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Letter: Mass shootings can't be fixed--only limited

To the editor,

When I was an elementary, secondary and college student, I didn't concern myself with mass shootings. My greatest concern was, "Will there be a tomorrow?"

It was the 1950s and '60s. Russia, China, Korea, Cuba and Vietnam. It was Stalin, Khrushchev, Mao, Fidel and duck and cover. Bomb shelters, and, oh yes, the draft.

And now what is the biggest concern? Mass shootings. 24/7 coverage. It's exciting to the perpetrator and the media. It's news and both revel in it. More young people die every day from a drug overdose than have died from any mass shooting. Let's have a march against drugs. Not so exciting.

The marches and protests are for a worthy cause, especially so if one has been a victim. Throw in paranoia and Woodstock and we have a movement. Be careful. Mass movements have much in common with mob mentality. Think.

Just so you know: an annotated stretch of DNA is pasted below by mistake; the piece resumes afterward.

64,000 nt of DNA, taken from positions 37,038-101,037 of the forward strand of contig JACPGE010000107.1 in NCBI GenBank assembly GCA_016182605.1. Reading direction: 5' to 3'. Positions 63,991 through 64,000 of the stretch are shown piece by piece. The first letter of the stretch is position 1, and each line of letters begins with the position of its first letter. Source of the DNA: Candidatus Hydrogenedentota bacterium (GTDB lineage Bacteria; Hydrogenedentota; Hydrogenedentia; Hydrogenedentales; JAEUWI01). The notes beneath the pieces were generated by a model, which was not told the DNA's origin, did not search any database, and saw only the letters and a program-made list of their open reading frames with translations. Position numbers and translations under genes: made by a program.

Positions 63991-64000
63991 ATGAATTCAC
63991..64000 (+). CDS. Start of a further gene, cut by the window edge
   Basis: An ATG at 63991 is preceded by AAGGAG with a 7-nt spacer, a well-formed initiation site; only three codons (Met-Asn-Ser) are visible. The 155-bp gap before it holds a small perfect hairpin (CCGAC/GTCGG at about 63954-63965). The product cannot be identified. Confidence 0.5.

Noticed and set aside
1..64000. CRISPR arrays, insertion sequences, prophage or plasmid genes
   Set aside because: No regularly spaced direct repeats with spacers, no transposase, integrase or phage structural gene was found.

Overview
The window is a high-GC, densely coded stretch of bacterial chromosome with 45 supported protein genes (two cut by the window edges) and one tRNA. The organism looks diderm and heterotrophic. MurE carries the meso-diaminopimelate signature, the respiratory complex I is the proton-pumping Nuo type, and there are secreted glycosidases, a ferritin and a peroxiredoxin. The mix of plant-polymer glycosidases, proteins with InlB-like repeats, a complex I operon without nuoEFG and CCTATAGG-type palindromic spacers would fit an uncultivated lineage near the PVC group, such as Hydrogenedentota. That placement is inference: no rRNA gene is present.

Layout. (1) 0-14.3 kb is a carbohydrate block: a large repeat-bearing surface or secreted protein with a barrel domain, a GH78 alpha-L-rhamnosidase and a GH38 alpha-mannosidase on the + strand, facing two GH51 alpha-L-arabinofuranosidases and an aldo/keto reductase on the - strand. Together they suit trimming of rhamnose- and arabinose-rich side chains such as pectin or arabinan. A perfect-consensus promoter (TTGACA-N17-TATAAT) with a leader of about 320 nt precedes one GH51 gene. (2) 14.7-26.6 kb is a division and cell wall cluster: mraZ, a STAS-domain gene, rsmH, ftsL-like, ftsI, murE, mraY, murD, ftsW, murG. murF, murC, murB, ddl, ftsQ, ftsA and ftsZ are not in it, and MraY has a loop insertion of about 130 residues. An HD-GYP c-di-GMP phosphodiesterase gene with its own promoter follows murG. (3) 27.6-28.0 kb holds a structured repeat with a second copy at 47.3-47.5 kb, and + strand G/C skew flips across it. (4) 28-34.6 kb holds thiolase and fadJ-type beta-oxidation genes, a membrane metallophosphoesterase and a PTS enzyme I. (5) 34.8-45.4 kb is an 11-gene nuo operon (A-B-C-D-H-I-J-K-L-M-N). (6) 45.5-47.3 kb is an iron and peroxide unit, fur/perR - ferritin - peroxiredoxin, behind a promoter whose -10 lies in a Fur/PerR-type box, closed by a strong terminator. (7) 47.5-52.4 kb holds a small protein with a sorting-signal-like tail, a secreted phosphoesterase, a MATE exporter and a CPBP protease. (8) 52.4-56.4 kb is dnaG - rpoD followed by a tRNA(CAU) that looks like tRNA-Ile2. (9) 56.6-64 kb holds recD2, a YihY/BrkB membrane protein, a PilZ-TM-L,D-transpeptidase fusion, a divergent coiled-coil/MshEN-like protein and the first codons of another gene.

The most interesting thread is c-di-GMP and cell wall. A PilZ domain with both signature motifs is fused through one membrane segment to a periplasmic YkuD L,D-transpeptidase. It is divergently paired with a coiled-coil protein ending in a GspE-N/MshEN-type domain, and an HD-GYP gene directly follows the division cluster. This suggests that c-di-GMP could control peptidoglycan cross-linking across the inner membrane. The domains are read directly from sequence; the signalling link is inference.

Firearms are for two purposes: to thrill and/or kill. When the Second Amendment was ratified, a colonial would fire off one shot. Before he could reload, a Native American could fire a dozen arrows.

Can bump stocks be banned? Somewhat, sort of. Can the multi-shot clip be banned? Somewhat, sort of.

They are out there and most importantly, so is the technology.

There is no total solution. There is no "never again." Mass shootings are a mindset aided and abetted by weapon technology and the mass media. It may be an incurable disease whose severity can only be limited.

Ron Schmidt

Tolna, N.D.

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